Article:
ANTIGUA AND THE PACAYA VOLCANO
09 January 2014
Our good friends, Jim and Jeannie Cosgrove, arrived in Guatemala City in January for a three week holiday with us. Elizabeth Bell, from Antigua Tours, had put together an itinerary that would take us to Antigua, Lake Atitlan, Flores and Tikal. The four of us have been looking forward to this trip for a couple of months.
Things do not always go according to plan. This holiday was plagued with illness and it took its toll on everyone. First one to fall was Jim Cosgrove, who arrived with sniffles and a hoarse, but sexy voice. Following that, Jeannie had troubles sleeping and picked up on the coughing and sniffles. My turn came next, with coughing, non stop sneezing and a runny nose that prevented much sleep. Things only worsened when Jeannie got very, very sick at Tikal with either an intestinal bug or a virus similar to Norwalk Virus. My Jim, always eager to participate in life, joined Jeannie about 24 hours later with the same horrible, horrible sickness. All of us survived.
Now that the bad stuff is out of the way, let me tell you all the good stuff. We kept to our itinerary and were happy with all the travel arrangements. On the first morning together in Guatemala City we were picked up, on time, by our driver and driven to our hotel in Antigua. Once there, we walked around and checked out some of the stores and sights before enjoying a special dinner. We did some shopping but there were so many beautiful, colourfully woven fabrics, bags, clothes and carvings to choose from that it was overwhelming. Weaving is a time consuming task and each village had their own special patterns. Having to say yes to one fabric and no to another seemed very unfair as all the work was amazing. I took the easy way out and bought only two things, a water bottle holder and a bag for my computer. Jim and Jeannie had the much more difficult task of finding the exact perfect piece for their hallway mirror.
We did a walking tour of Antigua with Elizabeth Bell. It was interesting to hear about the local politics. She explained a lot about the education system in Guatemala and we learned that each parent has to provide books and supplies for their children. Many people in Guatemala cannot afford to do so and as a result, the majority of people only have an education of Grade 4 or less. This is now changing as more Guatemalan families are having only 2 or 3 children as compared to 8 or 9 children. This gives parents an opportunity to provide a higher education for their offspring. As cruisers, we are encouraged to bring school supplies to the schools and orphanages in the areas we visit. This is just a small thing but it can make a huge difference to the Guatemalans, especially the Mayans.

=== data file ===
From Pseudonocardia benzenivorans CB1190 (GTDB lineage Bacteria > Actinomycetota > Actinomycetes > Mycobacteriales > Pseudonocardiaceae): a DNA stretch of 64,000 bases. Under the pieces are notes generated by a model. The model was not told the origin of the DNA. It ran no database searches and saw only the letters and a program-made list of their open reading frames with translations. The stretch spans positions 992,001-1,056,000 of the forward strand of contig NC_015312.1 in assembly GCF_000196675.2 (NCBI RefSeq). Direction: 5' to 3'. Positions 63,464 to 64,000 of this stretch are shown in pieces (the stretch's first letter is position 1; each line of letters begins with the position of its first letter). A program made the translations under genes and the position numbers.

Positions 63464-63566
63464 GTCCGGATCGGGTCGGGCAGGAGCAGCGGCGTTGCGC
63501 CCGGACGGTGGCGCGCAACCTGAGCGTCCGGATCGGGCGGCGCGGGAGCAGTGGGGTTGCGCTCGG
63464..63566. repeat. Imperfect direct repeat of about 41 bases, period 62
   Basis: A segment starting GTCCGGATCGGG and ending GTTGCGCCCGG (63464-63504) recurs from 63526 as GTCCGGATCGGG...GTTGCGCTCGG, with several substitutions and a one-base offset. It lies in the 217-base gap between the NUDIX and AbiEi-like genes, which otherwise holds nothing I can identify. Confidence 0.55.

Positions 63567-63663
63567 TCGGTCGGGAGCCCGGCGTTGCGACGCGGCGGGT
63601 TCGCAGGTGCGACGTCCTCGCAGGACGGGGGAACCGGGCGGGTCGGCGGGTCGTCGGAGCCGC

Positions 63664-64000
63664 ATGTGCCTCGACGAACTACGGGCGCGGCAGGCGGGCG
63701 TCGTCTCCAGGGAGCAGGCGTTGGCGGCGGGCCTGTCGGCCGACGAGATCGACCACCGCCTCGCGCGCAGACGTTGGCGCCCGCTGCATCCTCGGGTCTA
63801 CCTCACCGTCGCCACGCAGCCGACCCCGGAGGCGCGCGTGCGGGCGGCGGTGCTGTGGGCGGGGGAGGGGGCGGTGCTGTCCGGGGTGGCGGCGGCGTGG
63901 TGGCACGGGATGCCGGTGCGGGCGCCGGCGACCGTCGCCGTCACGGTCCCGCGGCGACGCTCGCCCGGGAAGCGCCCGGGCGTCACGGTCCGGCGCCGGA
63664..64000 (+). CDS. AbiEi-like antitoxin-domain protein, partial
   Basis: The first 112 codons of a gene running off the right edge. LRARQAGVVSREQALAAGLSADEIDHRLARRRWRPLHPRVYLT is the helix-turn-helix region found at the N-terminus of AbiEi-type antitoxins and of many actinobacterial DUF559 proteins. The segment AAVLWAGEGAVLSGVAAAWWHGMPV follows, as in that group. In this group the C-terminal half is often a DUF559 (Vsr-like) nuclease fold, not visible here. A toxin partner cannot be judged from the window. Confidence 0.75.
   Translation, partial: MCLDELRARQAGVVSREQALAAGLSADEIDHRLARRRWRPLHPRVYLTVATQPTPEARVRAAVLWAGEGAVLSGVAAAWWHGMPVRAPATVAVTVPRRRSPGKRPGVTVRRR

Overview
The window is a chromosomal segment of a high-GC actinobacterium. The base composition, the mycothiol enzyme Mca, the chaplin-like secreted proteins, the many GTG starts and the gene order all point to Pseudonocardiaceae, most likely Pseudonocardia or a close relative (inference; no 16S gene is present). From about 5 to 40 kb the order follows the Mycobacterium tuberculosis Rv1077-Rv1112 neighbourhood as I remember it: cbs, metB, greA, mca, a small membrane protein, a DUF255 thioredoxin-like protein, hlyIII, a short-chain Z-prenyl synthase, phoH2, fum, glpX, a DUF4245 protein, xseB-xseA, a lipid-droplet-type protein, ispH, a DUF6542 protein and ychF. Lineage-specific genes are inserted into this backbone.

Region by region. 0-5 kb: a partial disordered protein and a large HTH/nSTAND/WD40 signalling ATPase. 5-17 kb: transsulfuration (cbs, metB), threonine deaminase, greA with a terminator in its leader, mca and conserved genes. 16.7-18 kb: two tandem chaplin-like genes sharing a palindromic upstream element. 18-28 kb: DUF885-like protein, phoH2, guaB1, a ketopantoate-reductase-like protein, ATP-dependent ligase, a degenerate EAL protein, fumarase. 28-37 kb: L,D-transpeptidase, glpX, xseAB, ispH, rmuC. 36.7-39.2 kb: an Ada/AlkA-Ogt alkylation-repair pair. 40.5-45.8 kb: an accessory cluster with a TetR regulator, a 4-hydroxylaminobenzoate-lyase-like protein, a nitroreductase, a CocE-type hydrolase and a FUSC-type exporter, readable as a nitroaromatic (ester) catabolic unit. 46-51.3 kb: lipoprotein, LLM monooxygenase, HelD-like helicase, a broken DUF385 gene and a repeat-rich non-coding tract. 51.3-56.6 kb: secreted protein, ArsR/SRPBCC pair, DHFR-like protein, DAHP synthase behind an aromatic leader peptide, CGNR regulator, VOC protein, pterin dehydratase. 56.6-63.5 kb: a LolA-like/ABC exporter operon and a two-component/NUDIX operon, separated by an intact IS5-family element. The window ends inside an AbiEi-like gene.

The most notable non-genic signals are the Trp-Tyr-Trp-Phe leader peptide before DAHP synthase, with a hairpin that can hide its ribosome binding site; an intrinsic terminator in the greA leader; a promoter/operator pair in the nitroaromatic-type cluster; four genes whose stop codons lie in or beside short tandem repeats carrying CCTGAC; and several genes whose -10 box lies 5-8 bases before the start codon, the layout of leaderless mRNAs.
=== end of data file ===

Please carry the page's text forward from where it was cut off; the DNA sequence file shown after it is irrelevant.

While in Antigua, we signed up to climb the Pacaya Volcano. From what we had heard and read, it was about a 45 minute walk. That sounded doable but we quickly found the trip was not like we expected. It began with a long drive to the volcano in a van,crowded with strangers, including two young ladies from Whitehorse who were a combination of vivacious, beautiful, silly, enthusiastic and very entertaining.
Arriving at the start of the trail, we were greeted by many young men with horses and walking sticks which we could rent. At the same time, our guide was hurrying everyone to get going up the trail. Feeling a bit rushed, we started climbing. After only about 50 feet or so, Jim and Jeannie decided that this hike was not for them and they would wait while we did the climb.
Jim and I kept on but it was hard going because the high altitude made for a lot less oxygen in the air we were breathing. The rest of our group were much younger than us and they seemed to have no trouble keeping the pace. Every so often they would stop and wait but as soon as we caught up, they would continue on up the trail. This did not allow Jim and I any time to catch our breath and I was starting to wish that there was someway of tapping into the energy of the two girls from Whitehorse.
Two young men with horses had followed behind the group in the hopes that someone might change their mind about walking to the top. Jim and I kept insisting that we did not need to ride the horses because we were in top physical shape. As I continued to struggle my way up the trail, the horses starting to look very inviting. Finally I caved and climbed on a horse. Wow. This is pretty nice. I can keep up with the group, breath easily, take pictures, relax. Jim mocked me and kept on going for about another 20 feet before deciding to get a horse of his own.
As we made our way up to the volcano, my guide asked if I had brought a flashlight. No, says I, and why would I want to? Oh, he says, didnĀ't you know that you will be coming down in the pitch blackness of night. No, says I, this is supposed to be 45 minutes to the top and much shorter back down. No, he says, this is 4.5 kilometres to the top and it takes longer to get down in the dark. Hey Jim, says I, did you bring a flashlight. Yes, says Jim, but the battery is almost dead. Why do you want to know? I tell him and we think about our wise friends who are waiting for us in the parking lot. We hope they do not worry too much.
The Pacaya Volcano was worth the visit! It was spewing huge rocks and belching lots of smoke. We walked around the huge volcanic cauldron which was grey with ash and very harsh looking. We took pictures and investigated steam vents, some big enough to crawl into and some hot enough for roasting marshmallows. The tour guide took us on a hike up to a ridge where we all sat and enjoyed the sunset. Once it was dark,we could see the red hot boulders and gasses spewing from the volcano. Fantastic sight and how wonderful to actually experience it.
Our guide brought us safely back to the parking lot where Jim and Jeannie awaited. We climbed back into the van and enjoyed a great trip back to Antigua with our new found friends.